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J Proteomics. 2009 Mar 6;72(2):145-54. doi: 10.1016/j.jprot.2009.01.017. Epub 2009 Jan 21.

Bee, wasp and ant venomics pave the way for a component-resolved diagnosis of sting allergy.

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1
Laboratory of Zoophysiology, Ghent University, B-9000 Ghent, Belgium. Dirk.deGraaf@UGent.be

Abstract

With the complete sequencing of its genome, the honey bee is now a preferred model organism for Hymenoptera species, also with respect to venomic studies. Major pitfalls in proteomic profiling are: i) highly abundant proteins masking low-copy number proteins; ii) high heterogeneity in proteomes due to isoforms, protease activity and PTMs; iii) the inability for protein function assignment. If genomic information is not available, proteins still might be identified through cross-species protein identifications or MS/MS data-based de novo sequencing techniques. Venomic approaches discovered several new proteins and peptides from honey bees, bumble bees, ants and different wasp species, and some of these constituents were proven to be of immunological significance. Further digging in the proteome/peptidome will yield more so-called "venom trace elements" with only a local function in the venom duct or reservoir or released by leakage of the gland tissue. An impressive list of recombinants venom proteins has become available from a diverse range of Hymenopterans. Protein microarray allows the determination and monitoring of allergic patients' IgE reactivity profiles to disease-causing allergens using single measurements and minute amounts of serum. The information the physician will get from such a single run will largely exceed the output from current IgE capturing tools using whole venom preparations.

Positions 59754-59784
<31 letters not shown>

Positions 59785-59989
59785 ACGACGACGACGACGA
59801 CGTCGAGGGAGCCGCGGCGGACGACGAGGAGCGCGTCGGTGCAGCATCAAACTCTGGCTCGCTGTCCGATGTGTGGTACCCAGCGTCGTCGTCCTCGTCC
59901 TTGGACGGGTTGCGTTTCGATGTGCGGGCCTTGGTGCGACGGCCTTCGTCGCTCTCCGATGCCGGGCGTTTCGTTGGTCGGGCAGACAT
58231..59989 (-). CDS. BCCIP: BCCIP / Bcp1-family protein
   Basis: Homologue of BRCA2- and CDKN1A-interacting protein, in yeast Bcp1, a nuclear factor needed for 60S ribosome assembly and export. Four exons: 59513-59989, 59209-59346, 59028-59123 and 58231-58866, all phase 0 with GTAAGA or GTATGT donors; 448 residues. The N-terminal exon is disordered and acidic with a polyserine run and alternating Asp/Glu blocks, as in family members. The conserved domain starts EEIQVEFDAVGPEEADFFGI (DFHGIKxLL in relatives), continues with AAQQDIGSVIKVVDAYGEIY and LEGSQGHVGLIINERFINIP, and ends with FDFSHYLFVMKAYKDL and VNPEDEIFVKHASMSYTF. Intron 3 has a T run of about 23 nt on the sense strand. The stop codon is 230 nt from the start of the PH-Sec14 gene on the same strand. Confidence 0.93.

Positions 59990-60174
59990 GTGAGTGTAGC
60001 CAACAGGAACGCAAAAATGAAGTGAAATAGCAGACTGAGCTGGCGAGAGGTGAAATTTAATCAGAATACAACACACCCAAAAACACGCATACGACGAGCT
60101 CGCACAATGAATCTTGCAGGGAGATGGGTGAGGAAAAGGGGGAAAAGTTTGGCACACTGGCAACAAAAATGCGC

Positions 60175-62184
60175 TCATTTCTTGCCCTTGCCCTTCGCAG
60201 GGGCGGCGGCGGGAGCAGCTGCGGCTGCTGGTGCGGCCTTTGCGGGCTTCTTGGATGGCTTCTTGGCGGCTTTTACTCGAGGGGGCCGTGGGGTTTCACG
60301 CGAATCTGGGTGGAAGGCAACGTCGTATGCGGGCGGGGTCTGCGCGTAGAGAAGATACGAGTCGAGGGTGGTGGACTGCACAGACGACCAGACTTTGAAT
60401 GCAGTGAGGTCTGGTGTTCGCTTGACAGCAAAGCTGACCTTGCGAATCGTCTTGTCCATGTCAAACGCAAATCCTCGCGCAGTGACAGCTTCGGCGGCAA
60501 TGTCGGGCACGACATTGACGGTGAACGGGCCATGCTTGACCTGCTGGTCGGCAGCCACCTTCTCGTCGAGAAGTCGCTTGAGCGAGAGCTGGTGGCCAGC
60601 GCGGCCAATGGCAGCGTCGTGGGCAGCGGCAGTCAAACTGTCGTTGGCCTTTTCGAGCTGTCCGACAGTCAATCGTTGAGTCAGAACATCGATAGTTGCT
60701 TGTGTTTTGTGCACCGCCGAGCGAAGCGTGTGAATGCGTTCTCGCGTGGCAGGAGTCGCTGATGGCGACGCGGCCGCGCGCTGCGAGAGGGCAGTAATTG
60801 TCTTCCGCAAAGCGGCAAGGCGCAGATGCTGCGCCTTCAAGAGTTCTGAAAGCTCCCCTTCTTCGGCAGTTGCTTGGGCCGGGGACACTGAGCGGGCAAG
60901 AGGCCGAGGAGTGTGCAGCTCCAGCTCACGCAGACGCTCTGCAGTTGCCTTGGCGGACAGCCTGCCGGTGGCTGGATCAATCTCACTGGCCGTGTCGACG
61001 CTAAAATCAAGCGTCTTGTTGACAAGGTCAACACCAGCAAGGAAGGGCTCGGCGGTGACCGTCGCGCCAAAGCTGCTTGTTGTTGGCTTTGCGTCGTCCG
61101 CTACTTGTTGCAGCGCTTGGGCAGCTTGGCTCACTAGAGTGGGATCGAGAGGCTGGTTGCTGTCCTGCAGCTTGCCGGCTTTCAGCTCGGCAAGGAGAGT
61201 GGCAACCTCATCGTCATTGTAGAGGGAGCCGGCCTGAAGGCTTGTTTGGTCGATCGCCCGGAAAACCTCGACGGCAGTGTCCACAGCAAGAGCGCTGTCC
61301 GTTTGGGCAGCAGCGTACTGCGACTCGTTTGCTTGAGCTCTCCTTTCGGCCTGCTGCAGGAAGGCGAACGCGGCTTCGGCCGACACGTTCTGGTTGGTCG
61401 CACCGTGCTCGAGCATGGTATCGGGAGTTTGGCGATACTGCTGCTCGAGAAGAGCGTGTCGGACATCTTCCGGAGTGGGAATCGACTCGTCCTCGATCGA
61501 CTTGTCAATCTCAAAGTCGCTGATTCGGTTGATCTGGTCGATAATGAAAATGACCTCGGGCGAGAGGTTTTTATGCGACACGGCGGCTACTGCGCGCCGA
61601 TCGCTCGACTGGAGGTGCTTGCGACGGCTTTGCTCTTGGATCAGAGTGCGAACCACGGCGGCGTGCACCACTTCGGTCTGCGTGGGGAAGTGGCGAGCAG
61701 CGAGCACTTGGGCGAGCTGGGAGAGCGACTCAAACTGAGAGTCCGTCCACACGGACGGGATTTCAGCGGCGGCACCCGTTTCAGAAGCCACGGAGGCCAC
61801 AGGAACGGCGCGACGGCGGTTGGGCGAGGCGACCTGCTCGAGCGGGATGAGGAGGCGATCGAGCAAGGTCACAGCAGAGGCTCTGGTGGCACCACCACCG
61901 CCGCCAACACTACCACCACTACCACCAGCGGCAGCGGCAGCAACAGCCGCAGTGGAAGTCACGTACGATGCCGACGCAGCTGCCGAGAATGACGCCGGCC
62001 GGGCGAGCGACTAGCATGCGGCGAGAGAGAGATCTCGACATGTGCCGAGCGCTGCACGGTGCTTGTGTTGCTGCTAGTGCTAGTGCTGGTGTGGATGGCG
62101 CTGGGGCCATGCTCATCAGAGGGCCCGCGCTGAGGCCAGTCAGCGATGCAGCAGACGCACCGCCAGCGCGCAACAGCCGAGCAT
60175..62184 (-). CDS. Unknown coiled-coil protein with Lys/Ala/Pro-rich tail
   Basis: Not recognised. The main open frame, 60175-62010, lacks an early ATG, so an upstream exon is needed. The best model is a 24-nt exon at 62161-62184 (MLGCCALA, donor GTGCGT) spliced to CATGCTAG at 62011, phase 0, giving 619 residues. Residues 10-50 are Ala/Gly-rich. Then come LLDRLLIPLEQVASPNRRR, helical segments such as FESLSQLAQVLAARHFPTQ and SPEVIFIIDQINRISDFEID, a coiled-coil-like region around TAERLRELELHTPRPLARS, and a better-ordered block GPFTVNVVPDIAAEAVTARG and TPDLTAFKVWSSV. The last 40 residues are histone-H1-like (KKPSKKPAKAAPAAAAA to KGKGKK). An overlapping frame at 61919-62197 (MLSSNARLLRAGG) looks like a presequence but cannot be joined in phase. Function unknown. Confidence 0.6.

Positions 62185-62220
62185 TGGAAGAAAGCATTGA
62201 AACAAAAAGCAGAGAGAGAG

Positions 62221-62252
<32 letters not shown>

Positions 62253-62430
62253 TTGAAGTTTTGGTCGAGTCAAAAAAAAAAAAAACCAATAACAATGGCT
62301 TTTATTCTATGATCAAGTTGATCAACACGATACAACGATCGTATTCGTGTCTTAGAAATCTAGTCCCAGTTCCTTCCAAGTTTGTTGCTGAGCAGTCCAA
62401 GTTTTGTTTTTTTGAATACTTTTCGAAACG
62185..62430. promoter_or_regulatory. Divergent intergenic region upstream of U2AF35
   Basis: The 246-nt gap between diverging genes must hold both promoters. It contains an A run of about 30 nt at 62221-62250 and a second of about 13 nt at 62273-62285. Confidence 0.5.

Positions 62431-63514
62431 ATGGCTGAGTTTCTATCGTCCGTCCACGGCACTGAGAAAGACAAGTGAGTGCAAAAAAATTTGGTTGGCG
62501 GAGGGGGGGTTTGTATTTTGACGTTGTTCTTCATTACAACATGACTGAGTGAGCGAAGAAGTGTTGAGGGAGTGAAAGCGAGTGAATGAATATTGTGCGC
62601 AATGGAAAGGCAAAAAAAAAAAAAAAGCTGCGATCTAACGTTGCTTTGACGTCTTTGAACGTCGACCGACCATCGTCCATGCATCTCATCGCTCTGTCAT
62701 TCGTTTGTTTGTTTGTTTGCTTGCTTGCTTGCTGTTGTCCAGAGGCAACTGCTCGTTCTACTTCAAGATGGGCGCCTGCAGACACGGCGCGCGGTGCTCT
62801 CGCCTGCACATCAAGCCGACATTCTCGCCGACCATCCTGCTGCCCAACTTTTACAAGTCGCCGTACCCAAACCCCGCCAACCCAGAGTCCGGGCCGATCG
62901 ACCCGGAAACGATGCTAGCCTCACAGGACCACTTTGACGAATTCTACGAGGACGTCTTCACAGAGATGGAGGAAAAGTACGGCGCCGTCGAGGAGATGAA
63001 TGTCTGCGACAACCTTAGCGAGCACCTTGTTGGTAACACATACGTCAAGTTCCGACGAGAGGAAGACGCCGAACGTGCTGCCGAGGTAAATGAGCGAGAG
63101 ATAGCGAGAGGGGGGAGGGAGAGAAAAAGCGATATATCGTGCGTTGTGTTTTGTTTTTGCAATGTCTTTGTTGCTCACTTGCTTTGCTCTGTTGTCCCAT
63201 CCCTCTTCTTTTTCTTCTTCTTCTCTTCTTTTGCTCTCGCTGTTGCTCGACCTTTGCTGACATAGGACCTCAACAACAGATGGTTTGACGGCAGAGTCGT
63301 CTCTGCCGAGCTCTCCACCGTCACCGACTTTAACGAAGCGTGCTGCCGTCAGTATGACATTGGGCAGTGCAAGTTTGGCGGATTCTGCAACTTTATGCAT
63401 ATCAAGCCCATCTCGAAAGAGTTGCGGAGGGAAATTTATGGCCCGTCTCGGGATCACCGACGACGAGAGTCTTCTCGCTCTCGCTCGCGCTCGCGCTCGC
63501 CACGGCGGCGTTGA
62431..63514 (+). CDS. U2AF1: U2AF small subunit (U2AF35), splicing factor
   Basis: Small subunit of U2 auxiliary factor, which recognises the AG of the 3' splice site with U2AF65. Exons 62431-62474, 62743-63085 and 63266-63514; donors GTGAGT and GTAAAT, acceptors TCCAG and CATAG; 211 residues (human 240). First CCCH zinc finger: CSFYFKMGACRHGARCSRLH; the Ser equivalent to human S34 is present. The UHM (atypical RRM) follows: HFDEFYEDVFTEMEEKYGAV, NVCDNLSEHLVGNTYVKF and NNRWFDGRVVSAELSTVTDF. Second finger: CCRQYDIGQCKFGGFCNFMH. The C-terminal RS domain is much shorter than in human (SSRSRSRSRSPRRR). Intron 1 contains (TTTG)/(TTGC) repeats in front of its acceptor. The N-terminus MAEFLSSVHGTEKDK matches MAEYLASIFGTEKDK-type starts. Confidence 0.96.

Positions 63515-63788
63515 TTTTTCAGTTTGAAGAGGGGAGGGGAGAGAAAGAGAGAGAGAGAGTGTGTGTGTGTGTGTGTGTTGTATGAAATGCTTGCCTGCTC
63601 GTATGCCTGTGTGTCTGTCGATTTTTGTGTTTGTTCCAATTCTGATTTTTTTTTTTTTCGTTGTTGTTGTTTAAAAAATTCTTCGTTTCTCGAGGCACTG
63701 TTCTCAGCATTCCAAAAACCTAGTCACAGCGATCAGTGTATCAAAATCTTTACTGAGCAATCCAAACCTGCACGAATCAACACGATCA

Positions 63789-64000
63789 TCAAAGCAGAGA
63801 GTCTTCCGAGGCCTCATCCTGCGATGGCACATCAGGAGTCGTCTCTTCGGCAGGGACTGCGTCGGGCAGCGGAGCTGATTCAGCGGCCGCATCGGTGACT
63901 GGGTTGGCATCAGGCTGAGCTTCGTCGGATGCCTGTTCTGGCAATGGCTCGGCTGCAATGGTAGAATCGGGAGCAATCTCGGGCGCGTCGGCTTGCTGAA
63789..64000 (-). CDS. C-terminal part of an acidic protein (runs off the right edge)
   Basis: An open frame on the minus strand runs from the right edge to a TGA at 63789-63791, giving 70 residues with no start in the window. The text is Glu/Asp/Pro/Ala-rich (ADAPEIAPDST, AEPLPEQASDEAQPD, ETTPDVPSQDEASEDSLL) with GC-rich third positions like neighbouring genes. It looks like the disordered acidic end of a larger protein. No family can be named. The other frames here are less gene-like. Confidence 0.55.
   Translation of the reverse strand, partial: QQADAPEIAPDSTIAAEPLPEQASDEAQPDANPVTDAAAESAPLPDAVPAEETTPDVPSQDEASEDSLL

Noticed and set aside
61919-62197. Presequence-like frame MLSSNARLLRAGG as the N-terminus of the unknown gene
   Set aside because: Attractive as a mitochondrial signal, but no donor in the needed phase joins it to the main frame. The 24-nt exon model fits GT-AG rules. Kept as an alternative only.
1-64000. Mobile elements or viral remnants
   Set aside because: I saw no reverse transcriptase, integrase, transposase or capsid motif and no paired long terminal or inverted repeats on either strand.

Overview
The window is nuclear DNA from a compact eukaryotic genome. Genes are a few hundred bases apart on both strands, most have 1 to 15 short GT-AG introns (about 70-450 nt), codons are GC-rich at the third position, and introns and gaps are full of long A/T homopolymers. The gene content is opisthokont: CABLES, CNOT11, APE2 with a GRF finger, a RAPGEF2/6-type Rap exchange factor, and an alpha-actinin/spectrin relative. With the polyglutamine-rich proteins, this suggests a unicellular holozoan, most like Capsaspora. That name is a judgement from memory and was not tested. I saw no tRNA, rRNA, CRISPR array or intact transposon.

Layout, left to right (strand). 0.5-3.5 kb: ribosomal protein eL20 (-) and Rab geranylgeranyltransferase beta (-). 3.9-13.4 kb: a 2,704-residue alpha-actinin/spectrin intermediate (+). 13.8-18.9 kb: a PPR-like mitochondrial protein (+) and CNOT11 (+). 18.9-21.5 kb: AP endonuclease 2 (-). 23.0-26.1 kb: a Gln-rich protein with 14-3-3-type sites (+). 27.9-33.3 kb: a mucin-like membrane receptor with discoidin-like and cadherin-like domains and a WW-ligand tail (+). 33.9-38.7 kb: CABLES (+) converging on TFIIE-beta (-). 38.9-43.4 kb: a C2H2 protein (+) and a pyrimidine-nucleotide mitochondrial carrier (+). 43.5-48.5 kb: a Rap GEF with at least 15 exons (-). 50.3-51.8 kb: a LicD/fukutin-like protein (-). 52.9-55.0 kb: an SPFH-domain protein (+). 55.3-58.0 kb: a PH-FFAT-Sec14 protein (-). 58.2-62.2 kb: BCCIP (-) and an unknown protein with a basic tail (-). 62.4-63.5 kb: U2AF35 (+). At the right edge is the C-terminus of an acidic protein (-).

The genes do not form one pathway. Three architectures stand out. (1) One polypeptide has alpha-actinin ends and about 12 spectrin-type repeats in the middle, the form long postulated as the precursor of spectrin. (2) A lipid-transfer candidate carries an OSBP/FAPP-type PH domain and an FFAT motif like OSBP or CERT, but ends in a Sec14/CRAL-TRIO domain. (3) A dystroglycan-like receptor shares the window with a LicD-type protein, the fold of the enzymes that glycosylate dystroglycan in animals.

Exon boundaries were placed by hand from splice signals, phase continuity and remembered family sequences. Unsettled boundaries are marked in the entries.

PMID:
19344653
DOI:
10.1016/j.jprot.2009.01.017
[Indexed for MEDLINE]
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